Book discussion - The Quarry - Discussion of Chapter 1

My book finally arrived, found it when I got home this evening. :smile:

I’ve just read Chapter 1. It kept my interest and it’s definitely a book I want to finish. It’s not going to join ‘The Luminaries’ on the ‘One Chapter only, never again’ stack …

Kit is currently a useful set of unreliable eyes for us to see his father and his friends through, but I have the feeling that he’s is going to pay for his inability to read people before the end of the book. He’s also written as an odd mix of fastidious and slovenly, which doesn’t yet hang together well for me: He’s glad that Holly’s social cheek kisses are dry; bothered by the grit on her car; double gloves to work on the Volvo and is squeamish about wiping his father’s backside … Yet he’ll skip showers, wears ripe T-shirts and has to be told before he notices?


If you grew up thinking the world was going to end in nuclear fire, then you’re definitely not a Millennial. Even now, in a country which has never been a target, the Rural Fire Service alert siren is still the wrong damn noise … :fearful:


I would say that’s the difference between being an outside observer and being able to observe yourself. Most people are bad at observing their own emotions and feelings. Kit takes it one step further by being bad at observing the physical shell as well.

edited to add:

Teenagers start to smell before they start to care about romantic relationships. They start to pay attention to the smell (and the dirty musty clothes) when they start to notice they’re interested in people “in that way”. If you’re living alone with your dying-of-cancer father and a grumpy housekeeper, why would you care what you smelled or looked like?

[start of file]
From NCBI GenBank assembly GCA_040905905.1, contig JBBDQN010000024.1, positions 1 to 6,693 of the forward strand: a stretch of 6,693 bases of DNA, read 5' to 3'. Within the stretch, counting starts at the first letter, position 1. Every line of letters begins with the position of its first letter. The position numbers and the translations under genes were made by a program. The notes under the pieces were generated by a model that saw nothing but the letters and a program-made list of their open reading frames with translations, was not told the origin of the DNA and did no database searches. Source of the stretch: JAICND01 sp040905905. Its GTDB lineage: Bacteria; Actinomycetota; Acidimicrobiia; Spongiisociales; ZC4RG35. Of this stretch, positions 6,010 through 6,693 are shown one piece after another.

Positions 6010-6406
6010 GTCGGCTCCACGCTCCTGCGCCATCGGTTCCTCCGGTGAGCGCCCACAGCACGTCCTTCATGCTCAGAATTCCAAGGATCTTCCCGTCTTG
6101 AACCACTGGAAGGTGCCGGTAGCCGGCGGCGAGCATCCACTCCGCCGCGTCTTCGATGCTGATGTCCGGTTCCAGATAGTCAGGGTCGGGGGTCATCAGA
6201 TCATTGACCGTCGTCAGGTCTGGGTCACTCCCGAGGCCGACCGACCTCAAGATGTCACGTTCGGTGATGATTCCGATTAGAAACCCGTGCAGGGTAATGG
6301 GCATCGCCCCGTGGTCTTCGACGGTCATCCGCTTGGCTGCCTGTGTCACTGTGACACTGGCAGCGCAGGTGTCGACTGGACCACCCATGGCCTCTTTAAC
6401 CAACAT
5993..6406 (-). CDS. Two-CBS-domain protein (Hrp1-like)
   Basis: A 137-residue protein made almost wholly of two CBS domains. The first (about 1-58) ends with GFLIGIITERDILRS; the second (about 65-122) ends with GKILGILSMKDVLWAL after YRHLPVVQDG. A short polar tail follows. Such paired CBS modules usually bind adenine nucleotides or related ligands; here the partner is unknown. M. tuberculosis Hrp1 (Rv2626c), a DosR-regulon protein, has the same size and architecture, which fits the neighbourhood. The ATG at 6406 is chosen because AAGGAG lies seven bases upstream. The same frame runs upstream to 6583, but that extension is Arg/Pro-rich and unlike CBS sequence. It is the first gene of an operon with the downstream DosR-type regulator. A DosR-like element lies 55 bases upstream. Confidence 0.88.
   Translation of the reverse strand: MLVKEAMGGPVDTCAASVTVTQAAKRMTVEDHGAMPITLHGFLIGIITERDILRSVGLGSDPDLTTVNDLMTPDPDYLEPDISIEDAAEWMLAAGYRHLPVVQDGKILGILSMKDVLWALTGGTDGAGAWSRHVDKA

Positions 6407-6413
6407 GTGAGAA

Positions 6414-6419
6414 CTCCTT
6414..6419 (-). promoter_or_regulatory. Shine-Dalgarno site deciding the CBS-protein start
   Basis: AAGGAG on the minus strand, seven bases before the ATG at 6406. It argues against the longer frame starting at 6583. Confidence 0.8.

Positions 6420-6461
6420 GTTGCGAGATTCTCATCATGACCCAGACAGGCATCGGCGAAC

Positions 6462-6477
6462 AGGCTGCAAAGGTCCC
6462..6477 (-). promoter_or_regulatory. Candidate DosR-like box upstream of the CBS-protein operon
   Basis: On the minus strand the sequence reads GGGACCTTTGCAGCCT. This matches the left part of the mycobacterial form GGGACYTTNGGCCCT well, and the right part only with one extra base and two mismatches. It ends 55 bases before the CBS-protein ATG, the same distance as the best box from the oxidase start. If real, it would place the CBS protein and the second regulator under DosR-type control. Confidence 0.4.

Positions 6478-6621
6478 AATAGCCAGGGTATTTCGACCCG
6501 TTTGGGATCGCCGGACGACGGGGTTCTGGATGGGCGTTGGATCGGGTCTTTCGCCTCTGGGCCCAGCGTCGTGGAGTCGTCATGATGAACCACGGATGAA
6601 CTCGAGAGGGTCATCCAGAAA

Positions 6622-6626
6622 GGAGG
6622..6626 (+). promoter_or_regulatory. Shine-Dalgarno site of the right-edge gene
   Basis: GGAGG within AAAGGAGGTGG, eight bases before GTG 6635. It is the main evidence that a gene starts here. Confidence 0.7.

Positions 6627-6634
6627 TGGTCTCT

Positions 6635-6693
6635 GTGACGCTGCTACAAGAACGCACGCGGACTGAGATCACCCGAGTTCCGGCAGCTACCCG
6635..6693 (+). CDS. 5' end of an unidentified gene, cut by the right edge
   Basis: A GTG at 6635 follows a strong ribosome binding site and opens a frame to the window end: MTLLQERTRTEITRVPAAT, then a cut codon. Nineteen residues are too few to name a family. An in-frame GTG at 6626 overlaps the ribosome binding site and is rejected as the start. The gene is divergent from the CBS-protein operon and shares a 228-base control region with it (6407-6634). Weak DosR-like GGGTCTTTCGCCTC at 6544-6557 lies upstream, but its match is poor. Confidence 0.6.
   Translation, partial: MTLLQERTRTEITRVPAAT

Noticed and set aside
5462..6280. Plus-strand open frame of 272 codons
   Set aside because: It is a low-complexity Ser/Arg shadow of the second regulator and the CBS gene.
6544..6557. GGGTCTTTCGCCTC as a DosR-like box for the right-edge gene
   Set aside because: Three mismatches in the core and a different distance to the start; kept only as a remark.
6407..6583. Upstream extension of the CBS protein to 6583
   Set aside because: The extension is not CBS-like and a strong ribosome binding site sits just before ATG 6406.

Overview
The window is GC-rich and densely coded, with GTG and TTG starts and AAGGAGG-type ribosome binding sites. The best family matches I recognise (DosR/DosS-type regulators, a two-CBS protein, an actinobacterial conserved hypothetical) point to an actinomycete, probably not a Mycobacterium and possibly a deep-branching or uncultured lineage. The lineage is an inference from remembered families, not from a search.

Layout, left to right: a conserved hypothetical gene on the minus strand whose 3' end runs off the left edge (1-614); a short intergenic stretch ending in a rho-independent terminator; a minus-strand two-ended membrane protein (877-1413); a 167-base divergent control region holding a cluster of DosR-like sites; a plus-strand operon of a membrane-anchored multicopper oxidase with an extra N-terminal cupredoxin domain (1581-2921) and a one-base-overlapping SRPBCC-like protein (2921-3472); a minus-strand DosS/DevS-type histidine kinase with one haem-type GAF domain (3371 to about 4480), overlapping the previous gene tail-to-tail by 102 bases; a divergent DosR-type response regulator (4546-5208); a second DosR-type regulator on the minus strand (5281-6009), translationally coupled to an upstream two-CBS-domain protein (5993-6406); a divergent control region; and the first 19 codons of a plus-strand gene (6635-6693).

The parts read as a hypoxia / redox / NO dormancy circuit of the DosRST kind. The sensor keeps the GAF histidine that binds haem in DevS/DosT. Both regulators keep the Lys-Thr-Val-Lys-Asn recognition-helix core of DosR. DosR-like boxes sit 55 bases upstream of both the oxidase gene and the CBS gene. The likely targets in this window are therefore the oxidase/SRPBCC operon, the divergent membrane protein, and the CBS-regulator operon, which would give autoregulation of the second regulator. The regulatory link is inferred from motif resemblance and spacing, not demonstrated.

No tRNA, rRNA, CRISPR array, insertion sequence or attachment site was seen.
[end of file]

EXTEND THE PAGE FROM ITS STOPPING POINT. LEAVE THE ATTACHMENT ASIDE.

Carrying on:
Also, Kit’s physical condition mirrors the house’s.

Hey, wait a second: what exactly is that housekeeper doing, if both Kit and the house are not being taken care of?

(Also: We only know about Kit’s condition because of Hol, and I think the scene where we find out encapsulates Hol’s concern and support for Kit, because only a close loved one would tell you something like that.)

I hate them.

I love the A-Team, Magnum PI and Simon and Simon.


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OK people, I’m starting to feel like the Guy in the group: older than the rest – am I the only Baby Boomer here? – single parent of teens, antique house, cancer. Yikes!

I would argue that the generational terms involve social stereotypes, so if you’ve grown up in a different environment, your birth year will not be an accurate indicator of your status. Besides, Boomer, GenX, Millennial, etc. are mostly U.S. terms, right? And this book is not set in the U.S.


Certainly there are others!

That’s a good point. But I’d say that between the US and Britain, we share a lot more of generational things… the boomer rock culture was certainly heavily defined by Britain, as much as it was San Fran. Same with punk and post punk. As much of my musical tastes was defined by British bands as it was by American bands.